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 I have a variety of Plexiglas templates which I use for laying out the back (and others for tops).  The Plexiglas makes it possible to lay out the back on the wood  for best effect.  I use a 1/8" Plexiglas for this. 

back-1-121.jpg (38428 bytes) Here I am laying out a piece of koa.  

 bkjg-45.jpg (24422 bytes)    After the back is sanded to thickness,  the shape laid out,  and fine sanded by hand, I glue the center seam strip in place.  Many years ago I made this clamp from some veneer press screws (available from many woodworking catalogs) and some scrap maple. I also use it to glue in the center decorative strip in the back.  

bkjg-46.jpg (25427 bytes) Here the jig is gluing in the back center reinforcing strip.


  This is the rough center strip in place after gluing.


wpe4.jpg (10336 bytes)    I then roughly shape the center strip with a skew chisel and then sand it to a smooth curved shape.

Recently I have modified my technique here.  I now preshape the edges of the center strip on my spindle shaper- I use a small roundover router bit, which cuts a smooth and consistent profile on the center strip.  It also leaves a larger portion of the strip flat which is useful since I have a new branding iron with my logo on it, which works best on a flat surface.  Even with this preshaped center reinforcing strip I carefully sand it before cutting grooves for the back braces.  


bakjg-47.jpg (27709 bytes)       The next step is to cut the grooves in the center strip for the back braces.   I use a jig made of machined aluminum..  It sits over the center strip and has carefully sized openings which guide the router --  which itself uses a template guide to follow the openings.  The cutter is set to just skim over the back, and thus remove the center strip.

bkjg-48.jpg (29599 bytes)  Another view of this jig.

bkjg-49.jpg (21973 bytes)  

back1-115.jpg (18796 bytes)   After cutting the grooves for the braces, I put my name on with a wood burning tool, and am ready to glue in the braces.

back1-116.jpg (19188 bytes)   Here I am burning the logo into the center strip.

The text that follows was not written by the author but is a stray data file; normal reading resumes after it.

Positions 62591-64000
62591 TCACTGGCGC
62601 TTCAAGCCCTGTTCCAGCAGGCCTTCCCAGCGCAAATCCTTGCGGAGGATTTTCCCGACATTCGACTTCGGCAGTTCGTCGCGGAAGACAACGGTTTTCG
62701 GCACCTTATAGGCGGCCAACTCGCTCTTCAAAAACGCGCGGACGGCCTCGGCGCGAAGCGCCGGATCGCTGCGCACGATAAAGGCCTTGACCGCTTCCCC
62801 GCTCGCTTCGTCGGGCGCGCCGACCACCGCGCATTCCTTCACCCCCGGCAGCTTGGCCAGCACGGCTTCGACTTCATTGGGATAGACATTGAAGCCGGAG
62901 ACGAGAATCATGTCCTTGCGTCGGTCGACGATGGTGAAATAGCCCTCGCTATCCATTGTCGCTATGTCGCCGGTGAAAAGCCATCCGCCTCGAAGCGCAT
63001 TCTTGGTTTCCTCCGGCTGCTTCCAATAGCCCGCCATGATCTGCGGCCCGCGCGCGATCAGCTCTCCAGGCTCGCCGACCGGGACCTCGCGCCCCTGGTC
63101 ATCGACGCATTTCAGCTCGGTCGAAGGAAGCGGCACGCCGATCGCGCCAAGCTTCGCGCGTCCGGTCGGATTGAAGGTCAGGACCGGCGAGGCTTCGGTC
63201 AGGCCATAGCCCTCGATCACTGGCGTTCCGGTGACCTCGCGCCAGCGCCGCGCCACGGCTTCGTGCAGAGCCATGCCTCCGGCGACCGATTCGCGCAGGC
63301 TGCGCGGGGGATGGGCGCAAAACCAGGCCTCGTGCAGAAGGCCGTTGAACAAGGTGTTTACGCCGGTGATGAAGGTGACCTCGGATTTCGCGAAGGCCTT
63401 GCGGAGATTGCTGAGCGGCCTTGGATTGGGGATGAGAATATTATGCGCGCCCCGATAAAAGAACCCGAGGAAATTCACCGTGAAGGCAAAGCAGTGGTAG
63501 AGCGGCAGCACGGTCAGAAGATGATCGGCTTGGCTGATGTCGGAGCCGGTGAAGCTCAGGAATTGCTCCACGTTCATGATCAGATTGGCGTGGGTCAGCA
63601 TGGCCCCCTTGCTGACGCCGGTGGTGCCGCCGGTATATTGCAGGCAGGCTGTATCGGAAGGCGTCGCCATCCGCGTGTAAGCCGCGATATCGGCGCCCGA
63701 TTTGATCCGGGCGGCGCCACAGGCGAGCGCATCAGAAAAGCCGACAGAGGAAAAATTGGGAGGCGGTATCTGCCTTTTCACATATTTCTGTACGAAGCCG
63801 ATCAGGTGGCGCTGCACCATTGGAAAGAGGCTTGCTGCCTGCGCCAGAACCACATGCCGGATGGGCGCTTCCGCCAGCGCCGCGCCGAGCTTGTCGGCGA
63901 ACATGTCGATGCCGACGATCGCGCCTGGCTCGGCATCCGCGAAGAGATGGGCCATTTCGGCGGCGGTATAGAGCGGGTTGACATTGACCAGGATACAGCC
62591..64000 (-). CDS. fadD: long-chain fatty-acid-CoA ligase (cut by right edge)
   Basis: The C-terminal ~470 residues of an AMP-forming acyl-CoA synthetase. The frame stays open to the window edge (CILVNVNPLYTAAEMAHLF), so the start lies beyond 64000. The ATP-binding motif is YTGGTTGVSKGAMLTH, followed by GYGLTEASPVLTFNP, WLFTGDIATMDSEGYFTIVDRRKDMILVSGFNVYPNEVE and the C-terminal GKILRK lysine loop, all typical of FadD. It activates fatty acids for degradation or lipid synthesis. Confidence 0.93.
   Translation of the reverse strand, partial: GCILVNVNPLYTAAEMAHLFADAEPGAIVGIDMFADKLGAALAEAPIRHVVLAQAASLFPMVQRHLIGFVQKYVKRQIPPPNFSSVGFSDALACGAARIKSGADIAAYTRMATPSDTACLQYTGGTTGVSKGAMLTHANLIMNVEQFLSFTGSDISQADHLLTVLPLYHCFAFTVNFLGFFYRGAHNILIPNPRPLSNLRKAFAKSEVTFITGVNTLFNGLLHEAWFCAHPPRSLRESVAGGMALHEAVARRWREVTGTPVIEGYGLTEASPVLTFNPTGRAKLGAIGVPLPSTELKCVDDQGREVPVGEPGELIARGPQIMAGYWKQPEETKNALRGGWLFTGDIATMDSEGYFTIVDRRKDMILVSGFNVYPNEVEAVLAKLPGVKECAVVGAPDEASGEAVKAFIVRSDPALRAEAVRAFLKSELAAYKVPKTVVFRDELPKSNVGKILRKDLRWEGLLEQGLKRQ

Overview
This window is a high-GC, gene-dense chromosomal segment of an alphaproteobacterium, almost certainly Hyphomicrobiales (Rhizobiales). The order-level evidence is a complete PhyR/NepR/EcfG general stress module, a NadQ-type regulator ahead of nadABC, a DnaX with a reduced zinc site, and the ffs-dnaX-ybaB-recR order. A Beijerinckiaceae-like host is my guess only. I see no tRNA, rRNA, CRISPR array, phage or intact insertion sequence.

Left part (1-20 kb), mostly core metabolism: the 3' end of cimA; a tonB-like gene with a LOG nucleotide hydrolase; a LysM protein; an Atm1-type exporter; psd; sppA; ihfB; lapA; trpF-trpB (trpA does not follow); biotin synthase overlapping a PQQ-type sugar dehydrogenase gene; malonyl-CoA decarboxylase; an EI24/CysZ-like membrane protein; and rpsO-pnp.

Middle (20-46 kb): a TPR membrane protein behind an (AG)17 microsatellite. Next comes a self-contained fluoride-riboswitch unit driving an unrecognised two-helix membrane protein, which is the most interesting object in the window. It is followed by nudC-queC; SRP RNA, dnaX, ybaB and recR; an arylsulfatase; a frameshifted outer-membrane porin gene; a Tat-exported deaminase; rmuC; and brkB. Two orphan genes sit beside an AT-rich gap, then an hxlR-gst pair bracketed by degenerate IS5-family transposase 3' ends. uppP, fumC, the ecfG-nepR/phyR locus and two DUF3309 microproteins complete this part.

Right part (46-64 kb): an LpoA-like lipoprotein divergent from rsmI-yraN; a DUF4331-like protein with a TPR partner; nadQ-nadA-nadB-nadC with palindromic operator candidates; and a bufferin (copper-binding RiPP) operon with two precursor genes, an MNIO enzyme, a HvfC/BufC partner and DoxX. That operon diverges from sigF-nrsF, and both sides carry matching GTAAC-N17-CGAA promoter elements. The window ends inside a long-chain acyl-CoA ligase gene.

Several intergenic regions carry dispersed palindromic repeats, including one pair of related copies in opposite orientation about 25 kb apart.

back1-111.jpg (21615 bytes) This is the jig for gluing back braces - note the curved bottom piece, which matches the curvature of the brace.  

bkjg-50.jpg (30357 bytes) I have slightly rebuilt the brace gluing jig.  The clamping portion now has swivel feet on it and they are threaded into an accurately machined bar so that they are all in a straight line.  Works better than before, but not essentially different.   

back-1-076.jpg (43613 bytes)


wpe4.jpg (10472 bytes)   Gluing the braces on the back.  The clamps -- homemade-- have their bottom piece curved to match the curvature of the back braces.  These devices   are made of maple and the clamps are simply threaded rod and threaded inserts which are set into the top piece of the device.  The two white pieces are made of plastic and have grooves cut to the exact spacing and size of the braces.  These two "locators" in conjunction with the slot in the center seam strip insure that the braces are properly located and parallel.  This is important since I have a template for cutting the linings to accept the ends of the braces and this only works if the braces are exactly located.  This is all quite simple in execution and works well.

  A different view of the same.



    bkjg-51.jpg (28971 bytes)  And again.


wpe5.jpg (9216 bytes)    The back with all the braces glued in place.




This website and all of its content, text and images are copyright 1997-2011 by Charles A. Hoffman.  All rights reserved.

2219 East Franklin Ave.
Minneapolis, MN. 55404

hoffmanguitars@qwestoffice.net or choffman@hoffmanguitars.com

(612) 338-1079